Taylor Swift’s ‘Reputation’ shows she’s got more than gossip on her mind

Taylor Swift's debut album became one of the biggest hits out of Nashville, selling more than 3 million copies before Swift had turned 18.
(Ken Hively / Los Angeles Times)

The former country wunderkind turned international pop sensation is coming back Nov. 10 with “Reputation,” her sixth studio album and her first new collection in three years, the longest break she’s taken between albums since the 2006 release of her fetchingly precocious debut, “Taylor Swift.”

She’s grown up largely under the microscope of public and media scrutiny, first as the young country-radio darling who tapped an audience that Nashville had largely ignored — teenage girls and the mothers of said teens — then as a pop star who has built a massive following while also inspiring a vocal minority of dissenters.

Any remaining doubt as to her place in pop 11 years down the line, following a virtual lifetime out of the spotlight in the 24/7 world of the Internet, was obliterated with the release in late August of the new album’s first single, “Look What You Made Me Do.”


It shattered records for most views on YouTube, both for the official video, which logged more than 43 million views in the first 24 hours — besting the previous record of 36 million for Psy’s “Gentleman” —and for the preceding lyric video, which racked up 19 million views in the same amount of time.

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Fans and critics alike pounced on the new song and video, batting raves and disses back and forth: Is it a striking step forward for the 27-year-old singer and songwriter, or an artistic misstep that rehashes beefs (with Kanye West, Katy Perry, others perhaps?) that no longer hold the interest of the public at large?

Those looking beyond the surface of the song’s allusion to a “tilted stage,” which appears to reference West’s use of same on his 2016 tour, can find good reason to anticipate that her track record of demonstrable artistic growth on each successive album may remain intact.

“Look What You Made Me Do,” for those paying attention, touches not only on people and forces in the real world that have sometimes conspired against her, but also on the inner changes and growth those forces have prompted her to undergo.


In the thematically dark — and darkly humorous — video for “Look What You Made Me Do,” Swift encounters various personas she’s exhibited during her 11 years in the pop spotlight.

They span the doe-eyed ingénue in sundresses and cowgirl boots, who charmed country fans with her seemingly tireless enthusiasm, to the more reflective singer-songwriter who took center stage with 2010’s “Speak Now” album, to the restless pop experimentalist of 2014’s blockbuster album “1989.”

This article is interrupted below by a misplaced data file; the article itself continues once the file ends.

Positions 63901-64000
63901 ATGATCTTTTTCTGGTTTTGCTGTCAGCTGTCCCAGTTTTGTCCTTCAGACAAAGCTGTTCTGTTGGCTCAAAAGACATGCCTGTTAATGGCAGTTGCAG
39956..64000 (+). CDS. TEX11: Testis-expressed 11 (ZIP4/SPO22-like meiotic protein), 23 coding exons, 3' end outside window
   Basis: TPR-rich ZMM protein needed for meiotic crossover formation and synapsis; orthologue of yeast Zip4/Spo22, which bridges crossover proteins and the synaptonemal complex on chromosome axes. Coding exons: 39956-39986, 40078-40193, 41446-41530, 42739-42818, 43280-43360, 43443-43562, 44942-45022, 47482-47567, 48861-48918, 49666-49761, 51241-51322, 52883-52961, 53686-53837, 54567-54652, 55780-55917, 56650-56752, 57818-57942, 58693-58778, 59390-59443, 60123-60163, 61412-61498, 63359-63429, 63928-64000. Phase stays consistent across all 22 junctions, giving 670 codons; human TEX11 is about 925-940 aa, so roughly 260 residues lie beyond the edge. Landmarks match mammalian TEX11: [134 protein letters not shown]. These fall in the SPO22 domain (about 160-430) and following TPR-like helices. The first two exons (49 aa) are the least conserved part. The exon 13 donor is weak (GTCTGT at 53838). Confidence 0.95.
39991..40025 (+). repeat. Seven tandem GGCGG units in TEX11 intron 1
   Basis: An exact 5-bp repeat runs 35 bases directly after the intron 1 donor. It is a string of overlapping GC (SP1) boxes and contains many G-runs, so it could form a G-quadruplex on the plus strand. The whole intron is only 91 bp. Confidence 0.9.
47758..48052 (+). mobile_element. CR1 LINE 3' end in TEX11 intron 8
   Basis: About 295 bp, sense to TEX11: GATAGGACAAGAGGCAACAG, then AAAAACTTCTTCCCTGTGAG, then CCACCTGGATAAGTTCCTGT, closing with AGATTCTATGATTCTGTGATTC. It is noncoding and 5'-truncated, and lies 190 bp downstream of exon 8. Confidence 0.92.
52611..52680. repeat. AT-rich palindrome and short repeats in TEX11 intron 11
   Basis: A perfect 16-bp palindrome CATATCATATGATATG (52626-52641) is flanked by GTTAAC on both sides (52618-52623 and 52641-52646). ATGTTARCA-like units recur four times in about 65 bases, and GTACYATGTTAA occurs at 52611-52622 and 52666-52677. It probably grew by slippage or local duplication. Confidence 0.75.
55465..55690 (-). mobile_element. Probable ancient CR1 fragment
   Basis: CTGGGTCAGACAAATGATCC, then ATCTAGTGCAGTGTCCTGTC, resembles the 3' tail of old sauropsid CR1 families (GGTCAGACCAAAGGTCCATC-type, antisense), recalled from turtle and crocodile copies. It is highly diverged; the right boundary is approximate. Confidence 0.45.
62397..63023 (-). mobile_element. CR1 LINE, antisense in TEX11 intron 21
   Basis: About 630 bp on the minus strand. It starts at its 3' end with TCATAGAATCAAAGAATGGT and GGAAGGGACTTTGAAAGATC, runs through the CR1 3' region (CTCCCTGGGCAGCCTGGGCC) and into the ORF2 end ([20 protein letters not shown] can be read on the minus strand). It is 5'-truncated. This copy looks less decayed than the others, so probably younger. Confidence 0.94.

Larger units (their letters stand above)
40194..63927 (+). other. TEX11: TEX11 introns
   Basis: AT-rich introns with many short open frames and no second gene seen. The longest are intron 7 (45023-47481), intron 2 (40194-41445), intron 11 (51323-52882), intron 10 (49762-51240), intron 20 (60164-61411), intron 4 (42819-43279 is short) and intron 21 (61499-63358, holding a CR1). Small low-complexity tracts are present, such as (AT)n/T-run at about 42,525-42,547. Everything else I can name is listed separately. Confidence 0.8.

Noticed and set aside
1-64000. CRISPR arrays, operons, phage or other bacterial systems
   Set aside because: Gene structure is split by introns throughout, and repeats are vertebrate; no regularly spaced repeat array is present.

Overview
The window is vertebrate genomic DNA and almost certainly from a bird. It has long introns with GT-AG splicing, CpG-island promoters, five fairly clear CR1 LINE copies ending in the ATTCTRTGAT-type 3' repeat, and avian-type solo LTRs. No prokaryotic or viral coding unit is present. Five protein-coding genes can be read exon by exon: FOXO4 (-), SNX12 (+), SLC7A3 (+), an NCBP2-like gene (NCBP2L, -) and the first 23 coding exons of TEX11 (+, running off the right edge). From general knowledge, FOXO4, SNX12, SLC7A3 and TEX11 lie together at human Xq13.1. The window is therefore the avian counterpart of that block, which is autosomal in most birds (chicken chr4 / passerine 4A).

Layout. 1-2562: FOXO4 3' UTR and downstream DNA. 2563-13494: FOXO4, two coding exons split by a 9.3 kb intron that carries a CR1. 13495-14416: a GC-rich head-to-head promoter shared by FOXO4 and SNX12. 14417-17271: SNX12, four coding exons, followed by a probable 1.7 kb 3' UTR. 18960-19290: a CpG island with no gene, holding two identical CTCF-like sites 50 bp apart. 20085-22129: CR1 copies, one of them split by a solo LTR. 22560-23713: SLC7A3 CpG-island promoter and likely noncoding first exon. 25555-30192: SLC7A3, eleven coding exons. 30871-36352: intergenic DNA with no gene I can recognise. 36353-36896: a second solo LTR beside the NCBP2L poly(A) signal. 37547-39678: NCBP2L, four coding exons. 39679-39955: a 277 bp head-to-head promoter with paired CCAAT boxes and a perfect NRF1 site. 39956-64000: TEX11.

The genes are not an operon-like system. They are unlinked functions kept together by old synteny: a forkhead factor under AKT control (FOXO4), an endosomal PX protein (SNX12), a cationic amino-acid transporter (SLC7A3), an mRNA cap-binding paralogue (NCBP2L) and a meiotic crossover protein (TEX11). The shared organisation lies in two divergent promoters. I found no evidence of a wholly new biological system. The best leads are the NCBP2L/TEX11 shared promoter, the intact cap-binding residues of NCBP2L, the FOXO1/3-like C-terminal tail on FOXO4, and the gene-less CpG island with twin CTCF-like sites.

Taylor Swift performs at KIIS-FM's annual Jingle Ball concert at Staples Center.
(Luis Sinco / Los Angeles Times )

During that time Swift also has wielded her celebrity potently in matters personal and professional. First and foremost was her 2016 open letter to Apple gently but firmly shaming the company for an introductory offer to its new streaming service that would have denied royalty payments to musicians, prompting the tech giant to back down and reverse its policy.

She also went to bat for countless victims of sexual harassment in a widely publicized case in which she asked for — and won — a token judgment of $1 against a Denver radio deejay accused of groping her at a backstage meet-and-greet photo session following a 2013 concert.

Yes, the first salvo from “Reputation” references characters and situations that have contributed to her status as a favorite subject of the paparazzi and tabloid gossip columnist. It’s follow-up, “… Ready for It?,” is more energetic, and perhaps even optimistic, but no less bold in its toughness, with Swift referencing her celebrity status and the havoc it can wreak on a love life with the dare, “Let the games begin.”


Both illustrate that art is less concerned with gossip than growth — personally, professionally, spiritually— and Swift has demonstrated signs of each as the clock ticks down to the November release of “Reputation.”

This story is part of our Fall 2017 arts preview. See our complete coverage here.


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